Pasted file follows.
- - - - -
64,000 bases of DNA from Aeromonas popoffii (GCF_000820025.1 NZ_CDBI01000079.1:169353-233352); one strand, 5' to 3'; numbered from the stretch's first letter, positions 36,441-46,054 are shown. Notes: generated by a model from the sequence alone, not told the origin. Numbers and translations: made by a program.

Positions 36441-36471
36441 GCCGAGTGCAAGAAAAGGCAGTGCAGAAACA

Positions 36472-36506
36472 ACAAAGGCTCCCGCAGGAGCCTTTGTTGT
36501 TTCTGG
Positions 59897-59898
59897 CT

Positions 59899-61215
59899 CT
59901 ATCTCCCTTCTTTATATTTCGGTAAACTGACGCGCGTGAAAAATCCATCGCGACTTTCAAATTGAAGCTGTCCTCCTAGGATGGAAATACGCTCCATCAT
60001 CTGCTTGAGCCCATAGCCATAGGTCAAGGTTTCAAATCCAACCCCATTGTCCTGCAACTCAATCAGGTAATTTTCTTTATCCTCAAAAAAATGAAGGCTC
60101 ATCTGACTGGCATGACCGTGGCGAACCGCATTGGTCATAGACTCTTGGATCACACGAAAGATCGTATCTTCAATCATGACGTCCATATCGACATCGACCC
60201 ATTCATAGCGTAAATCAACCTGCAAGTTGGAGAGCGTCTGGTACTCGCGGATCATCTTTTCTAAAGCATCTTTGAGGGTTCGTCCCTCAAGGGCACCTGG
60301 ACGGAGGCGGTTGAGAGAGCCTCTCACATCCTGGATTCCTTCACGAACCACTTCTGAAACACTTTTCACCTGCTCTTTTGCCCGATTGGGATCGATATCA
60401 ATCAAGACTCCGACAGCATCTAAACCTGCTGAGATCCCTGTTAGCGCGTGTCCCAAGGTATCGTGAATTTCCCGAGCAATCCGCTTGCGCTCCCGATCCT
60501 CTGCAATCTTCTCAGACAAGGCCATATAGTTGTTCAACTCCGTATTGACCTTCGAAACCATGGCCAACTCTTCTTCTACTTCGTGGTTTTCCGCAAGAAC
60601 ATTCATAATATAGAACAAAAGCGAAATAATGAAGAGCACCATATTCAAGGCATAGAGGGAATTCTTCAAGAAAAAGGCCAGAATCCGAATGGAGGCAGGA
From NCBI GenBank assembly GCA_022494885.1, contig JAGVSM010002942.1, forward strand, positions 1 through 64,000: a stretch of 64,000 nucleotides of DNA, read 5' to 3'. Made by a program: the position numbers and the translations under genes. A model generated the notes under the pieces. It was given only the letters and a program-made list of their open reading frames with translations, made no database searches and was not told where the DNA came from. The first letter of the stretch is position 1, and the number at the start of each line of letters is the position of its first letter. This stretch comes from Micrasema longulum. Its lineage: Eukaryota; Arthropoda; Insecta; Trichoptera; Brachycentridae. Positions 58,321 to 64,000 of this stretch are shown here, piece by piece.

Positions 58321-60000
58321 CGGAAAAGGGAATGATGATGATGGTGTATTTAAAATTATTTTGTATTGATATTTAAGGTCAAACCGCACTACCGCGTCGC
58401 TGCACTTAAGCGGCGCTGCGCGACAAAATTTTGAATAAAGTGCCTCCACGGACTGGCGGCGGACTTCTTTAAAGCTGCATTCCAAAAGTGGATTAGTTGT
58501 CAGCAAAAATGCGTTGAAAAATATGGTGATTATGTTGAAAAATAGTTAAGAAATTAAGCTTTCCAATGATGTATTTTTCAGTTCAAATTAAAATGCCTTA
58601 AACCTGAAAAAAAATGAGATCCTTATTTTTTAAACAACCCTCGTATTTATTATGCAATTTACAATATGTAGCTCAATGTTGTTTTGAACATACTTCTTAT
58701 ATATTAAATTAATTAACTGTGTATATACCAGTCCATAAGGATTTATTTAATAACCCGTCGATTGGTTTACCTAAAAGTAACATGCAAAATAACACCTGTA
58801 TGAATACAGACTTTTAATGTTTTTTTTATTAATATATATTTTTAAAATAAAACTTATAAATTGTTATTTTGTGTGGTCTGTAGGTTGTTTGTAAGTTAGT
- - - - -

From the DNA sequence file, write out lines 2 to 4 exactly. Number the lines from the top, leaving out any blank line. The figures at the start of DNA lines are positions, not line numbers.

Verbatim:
Positions 36441-36471
36441 GCCGAGTGCAAGAAAAGGCAGTGCAGAAACA

Positions 36472-36506